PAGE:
How transgender dancer Jin Xing conquered Chinese TV
She hosts country’s most-watched talk show and made a splash with controversial matchmaking show
Jin Xing, the first person in China to have her transgender identity recognised by the government, is a household name as a talk-show host. Her sharp-tongued, no-nonsense and down-to-earth style has helped her hit the jackpot with The Jin Xing Show becoming the country’s most-watched talk show. Jin’s recent Chinese Dating matchmaking programme, which featured parents sitting beside the stage as consultants for their children when choosing partners, created a lot of buzz and a great deal of controversy because of some parents’ male chauvinism and patriarchal comments. Jin deflected the criticism by saying the show served as a platform for presenting reality and for people to discuss and reflect on such issues.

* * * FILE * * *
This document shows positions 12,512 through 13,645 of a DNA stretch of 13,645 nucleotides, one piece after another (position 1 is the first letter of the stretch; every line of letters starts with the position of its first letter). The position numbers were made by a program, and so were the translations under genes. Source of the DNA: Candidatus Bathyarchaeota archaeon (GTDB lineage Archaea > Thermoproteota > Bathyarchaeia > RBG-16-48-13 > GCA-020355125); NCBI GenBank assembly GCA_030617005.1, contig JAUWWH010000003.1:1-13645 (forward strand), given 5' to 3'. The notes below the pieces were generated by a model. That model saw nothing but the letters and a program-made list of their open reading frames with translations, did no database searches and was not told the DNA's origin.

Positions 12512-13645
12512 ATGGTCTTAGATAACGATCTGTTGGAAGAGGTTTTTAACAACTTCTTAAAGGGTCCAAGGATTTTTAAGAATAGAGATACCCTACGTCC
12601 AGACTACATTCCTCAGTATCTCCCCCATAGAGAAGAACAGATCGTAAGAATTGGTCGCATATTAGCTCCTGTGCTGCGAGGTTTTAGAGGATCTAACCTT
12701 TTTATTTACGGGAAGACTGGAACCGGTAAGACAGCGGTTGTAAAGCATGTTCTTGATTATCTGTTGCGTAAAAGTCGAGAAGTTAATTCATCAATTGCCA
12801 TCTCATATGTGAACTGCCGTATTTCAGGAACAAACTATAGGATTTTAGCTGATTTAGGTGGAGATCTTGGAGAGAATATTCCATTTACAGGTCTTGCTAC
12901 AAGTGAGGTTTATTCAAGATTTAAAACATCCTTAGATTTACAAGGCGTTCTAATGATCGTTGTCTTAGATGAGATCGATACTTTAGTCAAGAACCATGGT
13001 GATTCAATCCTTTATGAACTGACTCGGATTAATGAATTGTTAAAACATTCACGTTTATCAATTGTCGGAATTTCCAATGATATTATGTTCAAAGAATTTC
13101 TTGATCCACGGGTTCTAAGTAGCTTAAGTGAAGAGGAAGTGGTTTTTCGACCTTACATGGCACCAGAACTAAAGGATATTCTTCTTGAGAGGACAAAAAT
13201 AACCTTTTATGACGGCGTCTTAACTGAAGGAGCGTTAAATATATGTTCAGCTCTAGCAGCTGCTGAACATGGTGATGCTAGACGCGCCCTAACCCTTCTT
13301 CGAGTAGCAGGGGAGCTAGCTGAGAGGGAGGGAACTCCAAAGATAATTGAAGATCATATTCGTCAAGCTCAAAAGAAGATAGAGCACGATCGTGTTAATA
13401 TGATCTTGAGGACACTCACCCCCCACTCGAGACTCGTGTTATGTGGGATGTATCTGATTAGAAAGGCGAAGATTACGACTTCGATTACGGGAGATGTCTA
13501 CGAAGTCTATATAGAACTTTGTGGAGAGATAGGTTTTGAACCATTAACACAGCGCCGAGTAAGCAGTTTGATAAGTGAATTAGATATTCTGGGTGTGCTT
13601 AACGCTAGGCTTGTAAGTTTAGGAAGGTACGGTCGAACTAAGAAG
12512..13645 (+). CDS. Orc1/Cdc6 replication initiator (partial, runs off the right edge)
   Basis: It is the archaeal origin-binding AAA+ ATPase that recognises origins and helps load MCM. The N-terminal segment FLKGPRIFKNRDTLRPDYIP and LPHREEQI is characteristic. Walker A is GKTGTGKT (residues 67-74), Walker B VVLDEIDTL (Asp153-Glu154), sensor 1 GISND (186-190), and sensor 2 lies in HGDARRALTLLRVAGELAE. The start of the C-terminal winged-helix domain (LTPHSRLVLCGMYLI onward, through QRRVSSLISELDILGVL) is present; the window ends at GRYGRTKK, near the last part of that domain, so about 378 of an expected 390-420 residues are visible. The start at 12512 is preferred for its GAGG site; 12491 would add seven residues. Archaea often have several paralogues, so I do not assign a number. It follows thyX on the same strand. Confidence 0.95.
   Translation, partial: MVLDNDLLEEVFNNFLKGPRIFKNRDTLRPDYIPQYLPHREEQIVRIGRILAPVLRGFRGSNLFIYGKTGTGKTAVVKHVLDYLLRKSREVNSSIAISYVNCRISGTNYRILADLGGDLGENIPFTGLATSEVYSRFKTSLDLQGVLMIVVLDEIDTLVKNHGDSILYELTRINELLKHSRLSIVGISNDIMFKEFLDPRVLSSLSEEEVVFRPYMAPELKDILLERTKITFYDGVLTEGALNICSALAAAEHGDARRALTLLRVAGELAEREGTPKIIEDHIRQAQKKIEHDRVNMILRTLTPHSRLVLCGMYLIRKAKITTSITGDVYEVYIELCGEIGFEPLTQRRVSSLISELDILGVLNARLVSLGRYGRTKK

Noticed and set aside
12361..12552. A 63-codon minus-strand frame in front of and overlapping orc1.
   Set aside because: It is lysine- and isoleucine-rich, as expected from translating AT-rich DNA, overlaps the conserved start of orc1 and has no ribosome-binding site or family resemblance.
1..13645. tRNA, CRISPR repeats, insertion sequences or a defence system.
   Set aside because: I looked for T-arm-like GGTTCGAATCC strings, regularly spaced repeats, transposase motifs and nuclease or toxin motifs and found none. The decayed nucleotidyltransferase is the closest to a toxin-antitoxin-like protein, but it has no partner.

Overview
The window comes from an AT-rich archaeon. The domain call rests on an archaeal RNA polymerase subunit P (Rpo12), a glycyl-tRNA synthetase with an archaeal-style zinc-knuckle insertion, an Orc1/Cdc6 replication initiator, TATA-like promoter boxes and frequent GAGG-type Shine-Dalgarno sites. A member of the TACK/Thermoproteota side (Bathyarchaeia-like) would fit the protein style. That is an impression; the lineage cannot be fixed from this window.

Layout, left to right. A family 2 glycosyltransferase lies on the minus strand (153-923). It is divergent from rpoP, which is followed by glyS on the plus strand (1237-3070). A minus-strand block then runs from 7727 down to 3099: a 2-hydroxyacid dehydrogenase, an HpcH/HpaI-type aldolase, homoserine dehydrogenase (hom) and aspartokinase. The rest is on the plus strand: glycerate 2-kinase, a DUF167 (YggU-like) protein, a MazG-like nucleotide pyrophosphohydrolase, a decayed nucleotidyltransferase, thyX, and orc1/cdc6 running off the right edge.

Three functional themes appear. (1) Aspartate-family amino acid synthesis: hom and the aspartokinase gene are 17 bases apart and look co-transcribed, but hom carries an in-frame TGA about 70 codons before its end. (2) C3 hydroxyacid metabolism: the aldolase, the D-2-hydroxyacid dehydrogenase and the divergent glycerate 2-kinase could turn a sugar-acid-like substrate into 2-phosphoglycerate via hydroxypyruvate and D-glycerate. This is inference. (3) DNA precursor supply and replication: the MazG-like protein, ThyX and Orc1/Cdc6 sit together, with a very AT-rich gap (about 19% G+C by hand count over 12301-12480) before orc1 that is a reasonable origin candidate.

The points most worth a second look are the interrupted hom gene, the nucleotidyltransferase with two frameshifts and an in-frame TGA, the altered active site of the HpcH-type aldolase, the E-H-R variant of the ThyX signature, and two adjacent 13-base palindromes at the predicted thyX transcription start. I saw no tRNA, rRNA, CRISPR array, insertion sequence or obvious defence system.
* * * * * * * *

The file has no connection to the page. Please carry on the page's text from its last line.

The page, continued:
Jin, 50, underwent gender reassignment surgery in 1995 in Beijing, when already a renowned dancer. Despite her huge success as a television host, she says she would prefer dancing to hosting TV programmes if forced to choose just one job. She talks to Alice Yan.
Why did you do the Chinese Dating programme?
Years ago, a matchmaking programme If You Are The One was popular in China. Last year their production team approached me about potential cooperation on a new programme. I liked their idea of having parents help children select partners since it matches Chinese people’s concept of marriage as not only a deal between two people, but also a deal between two families. I thought the programme was also a good fit for me because I can communicate freely with both young and old people. So I was happy to do it. It was aired from the end of last year to February of this year and the viewer ratings were among the highest on the weekend.
What do you think of the controversy generated by the programme?